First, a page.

If the Covid-19 pandemic has taught us anything, it is that even in a disaster there can be winners. The technology sector is one, which has weathered the most disruptive effects of the COVID-19 pandemic relatively well, with some technology trends accelerating, and shifts in usage and IT tactics giving the sector a much-needed boost in uncertain times.
For public cloud provider, Microsoft, its quarter one earning reports reflected the uptake of remote teamwork and learning, sales and customer service, and critical cloud infrastructure and security, resulting from COVID-19.
Microsoft CEO Satya Nadella said, “We’ve seen two years’ worth of digital transformation in two months….we are working alongside customers every day to help them adapt and stay open for business in a world of remote everything.”
As a Microsoft Gold Partner and managed IT provider, ensuring business continuity during Covid-19 saw ASG’s clients commit to rapid transitions of their entire workforces to work from home. So much so that our managed service work volumes increased by 25 percent almost overnight. In some cases, we fast tracked full organisation rollouts of Microsoft Teams and office applications, so that our client’s environments could be accessed remotely, and their employees able to work undisrupted.
Whilst in some organisations across Australia, transformation projects have been put on hold, projects that support cost efficiency and digital services, such as cloud infrastructure and application services, are full speed ahead.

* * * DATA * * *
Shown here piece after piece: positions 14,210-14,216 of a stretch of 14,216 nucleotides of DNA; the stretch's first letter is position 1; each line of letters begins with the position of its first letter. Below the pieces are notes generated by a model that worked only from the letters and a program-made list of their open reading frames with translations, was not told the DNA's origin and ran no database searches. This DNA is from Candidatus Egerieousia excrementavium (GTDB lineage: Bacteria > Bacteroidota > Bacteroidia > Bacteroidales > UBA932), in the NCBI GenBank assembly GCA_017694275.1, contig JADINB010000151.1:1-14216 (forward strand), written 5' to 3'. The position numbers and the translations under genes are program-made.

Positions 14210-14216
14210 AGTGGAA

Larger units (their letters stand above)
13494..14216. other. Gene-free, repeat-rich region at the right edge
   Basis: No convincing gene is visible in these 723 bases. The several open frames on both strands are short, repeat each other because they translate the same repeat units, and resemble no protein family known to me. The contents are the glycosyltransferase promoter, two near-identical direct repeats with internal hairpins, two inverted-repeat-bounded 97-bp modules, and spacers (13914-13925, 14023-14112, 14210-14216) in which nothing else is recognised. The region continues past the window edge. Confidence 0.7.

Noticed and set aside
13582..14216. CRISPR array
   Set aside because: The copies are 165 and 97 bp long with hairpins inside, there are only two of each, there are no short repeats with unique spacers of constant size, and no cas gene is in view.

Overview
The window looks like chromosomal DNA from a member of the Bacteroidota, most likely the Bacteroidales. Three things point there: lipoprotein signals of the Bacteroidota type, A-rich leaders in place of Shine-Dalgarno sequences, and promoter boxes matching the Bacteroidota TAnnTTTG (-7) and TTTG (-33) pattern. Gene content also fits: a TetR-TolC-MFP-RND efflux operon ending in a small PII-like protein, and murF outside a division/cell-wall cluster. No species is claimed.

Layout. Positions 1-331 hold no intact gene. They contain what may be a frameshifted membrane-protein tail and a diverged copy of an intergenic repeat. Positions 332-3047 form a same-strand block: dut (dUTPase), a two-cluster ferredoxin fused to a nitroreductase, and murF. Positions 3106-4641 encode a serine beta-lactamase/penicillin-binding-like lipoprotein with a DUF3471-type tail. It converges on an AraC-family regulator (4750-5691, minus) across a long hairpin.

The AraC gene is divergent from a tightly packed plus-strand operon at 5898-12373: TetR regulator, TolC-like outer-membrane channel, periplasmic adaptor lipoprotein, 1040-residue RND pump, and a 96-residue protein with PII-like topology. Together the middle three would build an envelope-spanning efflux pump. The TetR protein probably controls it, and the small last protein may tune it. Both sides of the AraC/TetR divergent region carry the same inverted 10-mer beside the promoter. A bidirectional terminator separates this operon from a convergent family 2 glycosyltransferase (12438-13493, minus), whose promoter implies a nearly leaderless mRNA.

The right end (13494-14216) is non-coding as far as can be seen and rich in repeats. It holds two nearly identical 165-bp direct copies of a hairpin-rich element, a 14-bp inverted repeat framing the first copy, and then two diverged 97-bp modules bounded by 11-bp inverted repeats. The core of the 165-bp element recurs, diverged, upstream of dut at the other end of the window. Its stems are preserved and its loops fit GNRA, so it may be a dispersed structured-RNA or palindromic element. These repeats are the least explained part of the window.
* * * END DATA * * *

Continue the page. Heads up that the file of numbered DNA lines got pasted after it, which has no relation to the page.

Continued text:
Marcus D’Castro, ASG’s Executive General Manager of Capability and Consulting, says during the Covid-19 period, “increased demand for online services and remote access to systems and storage files, meant organisations needed additional capacity for cloud-based applications.
Now, as businesses are refocusing their strategies, the emphasis is on cost savings and how to maximise value from existing investments, without losing focus on customer and growth opportunities.”
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Of course, concerns around enterprise adoption of cloud services – such as security, difficulty managing cloud spending and resource consumption, and a lack of cloud expertise – are still an issue. However, they are no longer a barrier for leaders who – through recent lessons – recognise that a migration to public cloud equals flexible computing power, lower costs for backup/recovery, and capital expenses turned into operational costs.
However, as Marcus details, when companies fail to create a cloud migration plan, they rarely make it to the cloud on time, under budget, or with the results they expected. Given the speed and scale of what is involved, migrations can derail in countless ways if they are not carefully organised in advance.
“ASG have a strong managed service background, but we have also facilitated many cloud migrations for large clients. This has made us unique as an MSP because we know the environments well, but we also have the additional capability to do more – for example leveraging our strategy and program management, business analysis, and DevOps capabilities…a great example of this is with our current client Unitywater,” says Marcus.
As reported by ITnews, ASG’s General Manager of Client Solutions, at the time, said “ASG were engaged as a managed service partner in 2018 with a plan to migrate 180 of the utility’s applications into Azure out of Unitywater’s existing private cloud.
“There were some complexities, as is expected when migrating from a private to public cloud. But we put in place a robust transition plan, and we worked closely with Microsoft and Unitywater for the migration,” they said.